Application certification (was Re: [Beowulf] hpl size problems)
fant at pobox.com
Fri Sep 30 19:58:25 PDT 2005
At the risk of further decreasing the signal to noise ratio and raising
suspicions that I have nothing better to do than to argue on the list on a
Friday night, I feel like I ought to further respond
Mark Hahn wrote:
>>related to Red Hat. The first of which is that the LSB mandates the
>>availability of RPM as a packaging method. This isn't so bad, except that the
> I don't see what the problem is - RPM is expressive enough, probably.
> look at Yum - probably one of the best package tools, and not apparently
> crippled by RPM.
The problem is that yum still uses RPM under the hood. Why should my prefered
Linux distribution be a second-class citizen because it has its own mechanism
for resolving dependencies that Red Hat hasn't blessed?
>>LSB mandates so few libraries that vendors either need to ship a LOT of static
>>code, set up their own shared object library trees for what are often commonly
> really? I haven't looked at a lot of binary/closed apps, but what do
> they depend on? LSB covers all the normal system interfaces, including X.
Lets start with toolkits on top of X, such as motif, gtk, or qt. Or, to use a
library close to RGB's heart, libxml2. For that matter, any of the standard
numerical libraries that many of us live by, such as blas or lapack.
>>used libraries, or use RPM dependencies to require other packages to be
>>installed. The latter option is the path of least resistance, especially if a
>>suitable RPM can be installed from the Red Hat installation media. Even if such
> but isn't that fair?
No, it isn't fair. Depending on the Red Hat RPMs means that it isn't running
on Linux, it is running on one particular (very commericalized) version of
>>an RPM isn't on the media, using dependencies in the RPM makes it hard for users
>>of Debian, Gentoo, Slackware, and any other non-RPM based distribution to
>>install and run the software, even if they DO adhere to the other LSB library
>>versioning requirements, and even if they DO use a ported RPM manager of some
>>kind because the prerequisite packages will most likely not be installed by RPM
>>and in RPM's dependency database, but in the native package database of the
>>distribution in place.
> hmm, I use Yum, which appears to be exactly the sort of non-RPM tool that
> LSB explicitly permits. it seems to do OK with non-Redhat RPMs.
But it still expects you to be storing all your package dependencies in a RPM
formated DB. And you still are using RPMs for your package management. Some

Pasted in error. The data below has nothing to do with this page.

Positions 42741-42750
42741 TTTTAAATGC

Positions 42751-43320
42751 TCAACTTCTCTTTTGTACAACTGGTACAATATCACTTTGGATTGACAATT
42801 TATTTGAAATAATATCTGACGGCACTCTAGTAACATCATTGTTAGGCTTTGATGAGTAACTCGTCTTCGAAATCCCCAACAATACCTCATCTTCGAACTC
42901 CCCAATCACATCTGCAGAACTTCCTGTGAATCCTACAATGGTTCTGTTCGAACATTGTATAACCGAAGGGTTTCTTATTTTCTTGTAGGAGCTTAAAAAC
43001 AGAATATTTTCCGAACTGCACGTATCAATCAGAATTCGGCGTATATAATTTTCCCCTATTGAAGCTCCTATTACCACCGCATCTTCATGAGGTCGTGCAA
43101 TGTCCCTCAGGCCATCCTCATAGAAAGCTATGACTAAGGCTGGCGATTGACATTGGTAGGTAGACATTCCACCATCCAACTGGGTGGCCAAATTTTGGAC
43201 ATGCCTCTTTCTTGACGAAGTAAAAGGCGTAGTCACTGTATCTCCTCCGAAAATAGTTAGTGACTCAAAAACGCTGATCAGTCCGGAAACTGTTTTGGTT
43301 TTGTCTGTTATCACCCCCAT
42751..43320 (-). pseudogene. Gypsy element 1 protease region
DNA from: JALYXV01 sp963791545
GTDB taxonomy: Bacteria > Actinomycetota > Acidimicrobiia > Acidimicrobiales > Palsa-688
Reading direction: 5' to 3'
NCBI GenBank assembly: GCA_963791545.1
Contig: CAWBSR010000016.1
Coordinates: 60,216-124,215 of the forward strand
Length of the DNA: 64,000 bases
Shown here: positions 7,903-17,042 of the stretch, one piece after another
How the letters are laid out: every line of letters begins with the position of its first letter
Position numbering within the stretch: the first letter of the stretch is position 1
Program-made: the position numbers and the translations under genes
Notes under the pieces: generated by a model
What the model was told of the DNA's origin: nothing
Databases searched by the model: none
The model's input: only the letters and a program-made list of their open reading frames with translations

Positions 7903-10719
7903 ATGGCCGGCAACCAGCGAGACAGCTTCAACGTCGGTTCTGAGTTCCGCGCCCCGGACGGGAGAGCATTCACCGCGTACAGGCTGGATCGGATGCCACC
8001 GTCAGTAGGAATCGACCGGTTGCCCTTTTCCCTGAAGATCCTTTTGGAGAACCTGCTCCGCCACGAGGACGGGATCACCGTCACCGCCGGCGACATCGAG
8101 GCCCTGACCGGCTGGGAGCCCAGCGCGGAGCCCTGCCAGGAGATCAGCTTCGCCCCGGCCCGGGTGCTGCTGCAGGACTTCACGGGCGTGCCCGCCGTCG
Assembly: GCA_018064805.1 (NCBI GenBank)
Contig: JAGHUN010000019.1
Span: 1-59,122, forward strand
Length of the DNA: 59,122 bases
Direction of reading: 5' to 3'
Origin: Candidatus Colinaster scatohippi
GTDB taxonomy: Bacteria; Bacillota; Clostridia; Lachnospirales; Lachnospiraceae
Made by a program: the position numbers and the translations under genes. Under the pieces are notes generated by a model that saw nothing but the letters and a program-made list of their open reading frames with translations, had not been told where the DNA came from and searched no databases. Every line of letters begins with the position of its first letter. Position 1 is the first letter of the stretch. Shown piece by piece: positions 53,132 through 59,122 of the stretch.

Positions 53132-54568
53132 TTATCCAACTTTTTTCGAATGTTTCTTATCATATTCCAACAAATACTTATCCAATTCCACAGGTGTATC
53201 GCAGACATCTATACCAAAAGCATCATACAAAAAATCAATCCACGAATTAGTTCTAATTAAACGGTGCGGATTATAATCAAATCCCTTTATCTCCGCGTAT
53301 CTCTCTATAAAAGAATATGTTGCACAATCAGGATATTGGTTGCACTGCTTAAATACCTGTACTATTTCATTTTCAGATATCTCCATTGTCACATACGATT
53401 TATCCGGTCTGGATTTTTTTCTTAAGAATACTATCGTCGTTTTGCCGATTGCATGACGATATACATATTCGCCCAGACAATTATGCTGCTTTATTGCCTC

of us do use distributions that aren't RPM based.
>>were supersets of the ANSI FORTRAN 77 standard. And much as all future FORTRAN
>>compilers ended up having to support Cray and DEC extensions because everybody
>>used them, developers end up using features in the core libraries and kernels of
> but how is this bad? if the users really do think the extensions are great,
> the next version of the standard should include them.
Standards take years to be updated. Witness the FORTRAN 8x standard where x
had to be expressed in Hexidecimal. And don't market your standard to ISVs as
"the one way" to ensure cross-distribution compatability when it includes
requirements that exclude some distributions from full participation.
>>Red Hat kernel on any other distribution). Since an ISV has to, from a
>>practical standpoint, use SOME distribution as its development environment, and
> but it doesn't have to be so slovenly in coding that it has RH-isms.
It doesn't have to be, but it often is.
>>since the RedHat distribution is the largest commercial player, the defacto
>>result is that the majority of applications will be developed, tested, and
>>compiled for distribution on their products, and only developer discipline and
>>vigilance will ensure that the temptation to depend on "redhatisms" is avoided.
> so why don't app-developers strive for this minimal-seeming level of competence?
Some do. Most of my software suppliers actually DON'T ship their software in
RPM format, thank goodness. They still come up with reasons not to provide
support if you aren't running their pet distribution ( and for someone who
supports an enterprise cluster with enough different applications that there
IS no one distribution that officially runs all of the applications in
question, this is a giant PITA), but at least I can get it all installed and
then start worrying about munging versions of shared libraries and
configuration file contents to get it all running.
>> In short, we have traded one 800 pound gorilla for an 800 pound walrus.
> I think you're saying that RH is the new MSFT, which seems pretty funny...
Actually, I see it as rather sad. As it was pointed out in a parallel thread,
Gaussian will refuse to support your installation if you are using anything
more recent than RedHat 9 and even them, you aren't supposed to put security
patches on. To too many ISVs Linux := some version of RedHat. I will admit
that I am somewhat of a Gentoo partisian, and that makes me suspect. But why
should I be expected to mirror my dependency trees into an alien db format and
jump through hoops to compile a backporting nightmare of a kernel just to
support "standard" code? Red Hat does not own Linux, even though 9 out of 10
CIOs would be hard pressed to name another distribution. The whole point of
Open-Source software is supposedly about being able to get your hands dirty
with the code and have meaningful standards for interoperability that one can
reproduce without being at the mercy of ANY commercial vendor.
Andrew Fant | And when the night is cloudy | This space to let
Molecular Geek | There is still a light |----------------------
fant at pobox.com | That shines on me | Disclaimer: I don't
Boston, MA | Shine until tomorrow, Let it be | even speak for myself
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